Data Mapping: Frequently Asked Questions
Most people find data privacy compliance to be complicated enough....Read Now
February 15, 2023
What worse feeling is there in business than to get excited for some new initiative, only to see it stagnate and gradually fade away into obscurity weeks or months down the line?
When it comes to data privacy, letting your privacy program suffer this fate isn’t an option—attorneys general or data protection authorities won’t be sympathetic. For full-time privacy professionals, other professionals responsible for their organization’s compliance, or anybody who’s looking to build a privacy program that lasts, avoiding these 7 pitfalls can increase the odds your privacy program.
After you implement your privacy program, will you be able to look at your quarterly financial statement and say, “here’s the boost in revenue we saw after we became compliant”? Probably not.
For most businesses, data privacy is seen as a cost sink. That means there’s going to be a lot of scrutiny over whether it’s actually worth the investment or not, and some companies will conclude that it’s not worthwhile.
They’ll look at the lengthy timelines presented by data privacy laws and think they can get to it later. Or, they might think that they can get away with noncompliance until an authority actually investigates their operations and gives them a warning. There are two major reasons why that’s a mistake:
Businesses that think they’re safe until they get called out are playing a risky game that worries investors and customers alike. It might seem like an unwanted expense, but in the long run, building out a data privacy program is worth it.
Data privacy impacts many different departments in an organization. Not only will you need their collaboration to carry out compliance activities (like developing a data inventory or executing a data subject access request [DSAR]), but some individuals might oppose the implementation of a data privacy program out of fear that it’ll affect their work.
The marketing department might express concerns over consent management and their ability to track leads. Your financial department might insist that there isn’t room in the budget. Your CEO might think it’s a waste of time to make privacy a company-wide mandate.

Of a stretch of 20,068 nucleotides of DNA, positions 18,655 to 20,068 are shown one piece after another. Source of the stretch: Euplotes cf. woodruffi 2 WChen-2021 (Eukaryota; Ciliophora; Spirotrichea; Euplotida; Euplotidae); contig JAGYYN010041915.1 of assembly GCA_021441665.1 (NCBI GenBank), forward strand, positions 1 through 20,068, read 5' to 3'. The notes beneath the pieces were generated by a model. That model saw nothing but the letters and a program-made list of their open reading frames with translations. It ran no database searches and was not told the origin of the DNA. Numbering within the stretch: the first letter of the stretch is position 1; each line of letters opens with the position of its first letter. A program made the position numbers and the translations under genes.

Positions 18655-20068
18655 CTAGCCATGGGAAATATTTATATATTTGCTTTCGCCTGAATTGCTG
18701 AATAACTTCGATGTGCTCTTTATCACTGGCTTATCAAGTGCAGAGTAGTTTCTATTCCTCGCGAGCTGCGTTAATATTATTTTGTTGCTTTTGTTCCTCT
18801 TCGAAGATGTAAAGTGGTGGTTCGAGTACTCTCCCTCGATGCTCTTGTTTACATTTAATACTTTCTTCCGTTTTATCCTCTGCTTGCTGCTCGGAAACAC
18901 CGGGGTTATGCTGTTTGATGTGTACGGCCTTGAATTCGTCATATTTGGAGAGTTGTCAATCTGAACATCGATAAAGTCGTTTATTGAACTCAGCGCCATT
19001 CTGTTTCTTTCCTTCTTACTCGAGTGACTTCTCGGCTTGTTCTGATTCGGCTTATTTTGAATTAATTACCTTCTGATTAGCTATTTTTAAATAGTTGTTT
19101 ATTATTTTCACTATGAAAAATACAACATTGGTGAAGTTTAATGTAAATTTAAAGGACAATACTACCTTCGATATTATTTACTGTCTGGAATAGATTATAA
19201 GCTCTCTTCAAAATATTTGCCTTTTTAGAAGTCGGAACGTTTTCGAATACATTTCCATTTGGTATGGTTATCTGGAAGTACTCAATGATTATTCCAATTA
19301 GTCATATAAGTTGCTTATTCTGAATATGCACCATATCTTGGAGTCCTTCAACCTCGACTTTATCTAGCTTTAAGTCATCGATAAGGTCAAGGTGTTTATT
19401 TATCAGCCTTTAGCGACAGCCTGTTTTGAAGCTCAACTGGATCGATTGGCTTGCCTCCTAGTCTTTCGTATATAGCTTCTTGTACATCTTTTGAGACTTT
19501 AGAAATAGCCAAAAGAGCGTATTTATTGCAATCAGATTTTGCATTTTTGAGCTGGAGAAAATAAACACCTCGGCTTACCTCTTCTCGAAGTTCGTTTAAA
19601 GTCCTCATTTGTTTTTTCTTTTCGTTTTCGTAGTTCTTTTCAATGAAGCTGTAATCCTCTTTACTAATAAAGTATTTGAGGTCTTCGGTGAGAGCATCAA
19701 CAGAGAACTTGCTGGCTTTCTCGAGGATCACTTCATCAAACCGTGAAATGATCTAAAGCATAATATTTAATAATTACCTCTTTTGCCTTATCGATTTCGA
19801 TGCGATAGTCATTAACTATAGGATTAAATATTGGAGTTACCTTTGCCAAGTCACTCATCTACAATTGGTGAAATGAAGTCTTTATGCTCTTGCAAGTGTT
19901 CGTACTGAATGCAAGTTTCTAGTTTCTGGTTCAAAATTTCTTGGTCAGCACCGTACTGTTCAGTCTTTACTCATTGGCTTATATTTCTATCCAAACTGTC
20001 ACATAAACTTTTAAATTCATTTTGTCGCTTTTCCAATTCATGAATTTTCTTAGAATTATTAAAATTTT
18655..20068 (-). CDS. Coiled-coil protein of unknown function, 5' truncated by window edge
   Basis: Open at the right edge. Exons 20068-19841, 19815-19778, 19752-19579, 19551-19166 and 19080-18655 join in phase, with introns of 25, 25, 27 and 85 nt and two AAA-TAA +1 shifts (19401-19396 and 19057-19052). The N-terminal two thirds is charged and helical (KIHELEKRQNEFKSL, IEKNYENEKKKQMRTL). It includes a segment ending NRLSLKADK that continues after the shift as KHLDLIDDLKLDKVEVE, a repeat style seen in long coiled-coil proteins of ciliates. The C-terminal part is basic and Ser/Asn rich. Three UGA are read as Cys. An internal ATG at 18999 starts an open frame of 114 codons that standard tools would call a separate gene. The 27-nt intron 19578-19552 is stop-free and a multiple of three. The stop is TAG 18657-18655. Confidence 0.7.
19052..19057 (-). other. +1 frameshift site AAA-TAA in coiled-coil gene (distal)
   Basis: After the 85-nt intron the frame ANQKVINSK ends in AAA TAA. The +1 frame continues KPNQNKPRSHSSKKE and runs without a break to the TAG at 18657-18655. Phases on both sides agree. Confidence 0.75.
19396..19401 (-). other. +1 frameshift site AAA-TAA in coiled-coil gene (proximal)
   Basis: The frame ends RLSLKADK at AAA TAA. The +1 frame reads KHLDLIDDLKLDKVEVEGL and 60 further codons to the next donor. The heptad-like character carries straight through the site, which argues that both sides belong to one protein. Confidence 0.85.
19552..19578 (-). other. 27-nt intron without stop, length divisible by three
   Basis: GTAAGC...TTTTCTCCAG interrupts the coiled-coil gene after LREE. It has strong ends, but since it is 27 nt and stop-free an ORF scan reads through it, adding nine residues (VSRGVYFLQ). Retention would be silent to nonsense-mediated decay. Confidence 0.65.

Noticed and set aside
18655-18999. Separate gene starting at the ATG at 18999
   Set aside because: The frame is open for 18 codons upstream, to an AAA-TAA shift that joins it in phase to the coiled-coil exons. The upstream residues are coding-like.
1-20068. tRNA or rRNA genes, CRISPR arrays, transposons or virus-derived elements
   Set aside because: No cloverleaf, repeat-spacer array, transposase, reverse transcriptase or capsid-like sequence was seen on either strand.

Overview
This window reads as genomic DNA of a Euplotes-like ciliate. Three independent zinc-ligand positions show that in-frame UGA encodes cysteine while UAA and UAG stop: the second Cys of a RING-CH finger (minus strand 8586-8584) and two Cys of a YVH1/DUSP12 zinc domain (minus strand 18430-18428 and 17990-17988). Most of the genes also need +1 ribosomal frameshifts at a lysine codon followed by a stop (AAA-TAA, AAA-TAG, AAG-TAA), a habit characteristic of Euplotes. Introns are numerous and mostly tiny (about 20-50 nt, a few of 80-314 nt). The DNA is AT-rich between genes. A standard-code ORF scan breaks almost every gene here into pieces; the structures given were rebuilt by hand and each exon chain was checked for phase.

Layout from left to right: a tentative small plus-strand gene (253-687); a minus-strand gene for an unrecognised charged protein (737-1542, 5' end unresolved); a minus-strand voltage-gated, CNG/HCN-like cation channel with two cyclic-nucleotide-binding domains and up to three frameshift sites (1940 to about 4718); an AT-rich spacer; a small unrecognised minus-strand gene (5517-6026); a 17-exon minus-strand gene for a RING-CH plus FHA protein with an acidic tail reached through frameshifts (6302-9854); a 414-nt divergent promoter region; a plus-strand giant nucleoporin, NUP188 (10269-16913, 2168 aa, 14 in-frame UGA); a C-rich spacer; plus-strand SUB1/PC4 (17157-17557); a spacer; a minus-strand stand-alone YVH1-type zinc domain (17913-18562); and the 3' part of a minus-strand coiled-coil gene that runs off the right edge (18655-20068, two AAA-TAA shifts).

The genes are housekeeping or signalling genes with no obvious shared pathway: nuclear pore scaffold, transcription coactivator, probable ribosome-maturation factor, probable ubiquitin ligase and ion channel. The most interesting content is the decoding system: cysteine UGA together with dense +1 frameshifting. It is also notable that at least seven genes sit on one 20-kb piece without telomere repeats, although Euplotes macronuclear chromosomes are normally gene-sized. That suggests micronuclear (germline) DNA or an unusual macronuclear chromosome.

That‘s why one of the most important parts of developing a data privacy program is to secure buy in from these and other stakeholders. You don’t have to get 100% consensus—but you do need at least a champion or two and a general willingness to let you operate unimpeded.
If securing buy-in for your program is important, you should go straight to the top and make your pitch, right?
You’ll need to get the C-suite on board with data privacy compliance if you’re to build a well-functioning data privacy program, but you need to be prepared first.
Some executives might feel that data privacy is a distraction from more important, revenue-generating activities. Others might be facing pressure from board members and investors to get compliant, but they underestimate the scope required. A well-planned proposal will help you both convince the unwilling and secure the commitment a data privacy program requires.
There are a lot of ways you can make the business case for your data privacy program. One approach is to talk to team leaders first. Rather than going straight to the Chief Product Officer, talk to the Head of Engineering first and discover how your data privacy program will impact their work and their team. Then, you can make plans to mitigate those concerns. When you do go to the C-suite to secure their top-level buy-in, you’ll be able to demonstrate an understanding of the different executives’ unique responsibilities and that you’ve got the support of their most trusted coworkers.
It’s no exaggeration to say that education and communication are among the most important elements for a successful data privacy program.
If the extent of your data privacy training is a 10-minute speech at your next all-hands meeting, it should come as no surprise when data store owners fail to fulfill their part of a DSAR within 30 days. Or, you might find teams are sidestepping the vendor review process in order to get the tools they need faster. There might be new data collection technologies on your website every month, with little documentation on where those technologies are transferring visitor data.
Data privacy programs cannot function without willing collaboration. Securing buy-in from the top levels of your organization can help; if the C-suite thinks data privacy is important enough to merit a company-wide mandate, others will listen. Naturally, you should use this platform to spread your message about why data privacy matters, how it impacts different roles, how the organization can work together on achieving data privacy compliance, and what specific changes your coworkers can expect to see in their day-to-day.